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  • Remembered

    Posted on 7/3/16 - by Lucy Conte Micik
    DEAR WO ABRAMSON,

    DURING THIS INDEPENDENCE DAY WEEKEND, IT IS IMPORTANT TO REMEMBER THOSE OF YOU WHO PAID THE ULTIMATE PRICE FOR THIS NATION.

    THANK YOU!

    REST IN PEACE.
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  • I'm proud of our Vietnam Veterans

    Posted on 6/16/16 - by Dennis Wriston
    Warrant Officer Andrew John Abramson, Served with Battery A, 4th Battalion, 77th Artillery Regiment, 101st Airborne Division.
  • Not forgotten

    Posted on 3/7/16 - by Daniel Bohrer lakeforestproducts@comcast.net
    Andy, heard your death on the radio that day in 1969. Went to your funeral and never forgot the sadness of that day. I too was in the Army,-but stateside.
    Thank you for your service to all of us and to your high school friends who are about to celebrate our fiftieth with out you,-but you will be there in spirit.
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  • Wish I could have met Andy

    Posted on 11/30/13 - by Tyler Galbraith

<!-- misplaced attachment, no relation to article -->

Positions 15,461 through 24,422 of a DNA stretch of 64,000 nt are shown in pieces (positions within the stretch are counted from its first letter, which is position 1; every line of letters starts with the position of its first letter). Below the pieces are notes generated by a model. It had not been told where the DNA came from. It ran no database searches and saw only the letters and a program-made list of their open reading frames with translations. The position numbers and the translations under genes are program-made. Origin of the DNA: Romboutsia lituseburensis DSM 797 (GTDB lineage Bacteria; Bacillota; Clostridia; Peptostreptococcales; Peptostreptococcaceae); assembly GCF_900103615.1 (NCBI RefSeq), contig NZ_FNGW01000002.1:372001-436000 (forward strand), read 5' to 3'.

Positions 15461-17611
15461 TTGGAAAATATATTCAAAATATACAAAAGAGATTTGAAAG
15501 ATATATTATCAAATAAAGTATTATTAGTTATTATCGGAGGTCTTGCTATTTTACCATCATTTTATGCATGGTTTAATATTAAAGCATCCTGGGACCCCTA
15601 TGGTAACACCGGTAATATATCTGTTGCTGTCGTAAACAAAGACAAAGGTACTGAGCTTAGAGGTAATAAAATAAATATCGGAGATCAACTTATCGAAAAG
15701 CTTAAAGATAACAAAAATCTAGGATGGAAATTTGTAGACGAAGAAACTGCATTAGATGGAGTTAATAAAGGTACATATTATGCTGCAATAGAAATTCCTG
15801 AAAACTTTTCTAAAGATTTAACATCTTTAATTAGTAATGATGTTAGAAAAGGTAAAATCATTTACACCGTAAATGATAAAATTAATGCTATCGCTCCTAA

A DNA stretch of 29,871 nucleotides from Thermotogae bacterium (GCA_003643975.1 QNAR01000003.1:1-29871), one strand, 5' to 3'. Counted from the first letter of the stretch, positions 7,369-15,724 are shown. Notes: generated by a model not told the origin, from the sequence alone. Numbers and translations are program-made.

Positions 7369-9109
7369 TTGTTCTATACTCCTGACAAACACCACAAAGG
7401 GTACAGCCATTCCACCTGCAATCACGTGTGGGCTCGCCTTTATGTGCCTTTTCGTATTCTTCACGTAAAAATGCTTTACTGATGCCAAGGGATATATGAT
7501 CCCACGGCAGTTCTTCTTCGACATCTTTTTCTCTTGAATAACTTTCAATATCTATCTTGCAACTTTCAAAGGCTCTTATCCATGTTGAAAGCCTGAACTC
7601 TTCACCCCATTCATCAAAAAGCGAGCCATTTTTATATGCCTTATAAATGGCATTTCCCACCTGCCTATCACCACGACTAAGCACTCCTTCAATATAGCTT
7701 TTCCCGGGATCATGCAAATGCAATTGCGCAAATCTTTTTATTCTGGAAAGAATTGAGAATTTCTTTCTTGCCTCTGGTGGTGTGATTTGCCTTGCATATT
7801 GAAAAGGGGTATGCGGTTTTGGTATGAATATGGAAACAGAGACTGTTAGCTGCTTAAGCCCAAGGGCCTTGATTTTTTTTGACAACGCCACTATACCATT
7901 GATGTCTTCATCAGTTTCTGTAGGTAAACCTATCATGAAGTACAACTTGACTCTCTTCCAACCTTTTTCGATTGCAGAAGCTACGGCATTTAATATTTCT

My father, cousin of Andy, always talked about him as being full of life and I feel honored that my older brother is named after him.
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The Wall of Faces

Brought to you by the organization that built The Wall, the Vietnam Veterans Virtual Memorial Wall is dedicated to honoring, remembering and sharing the legacies of all those who died in the Vietnam War. Here you can go beyond the names on The Wall to see the faces, share the stories and read the remembrances posted by friends, neighbors, classmates and family members.

All of these photos will be showcased in The Education Center at The Wall on the National Mall in Washington, D.C. To learn more about the effort to collect these photos and ensure their faces will never be forgotten, visit www.buildthecenter.org.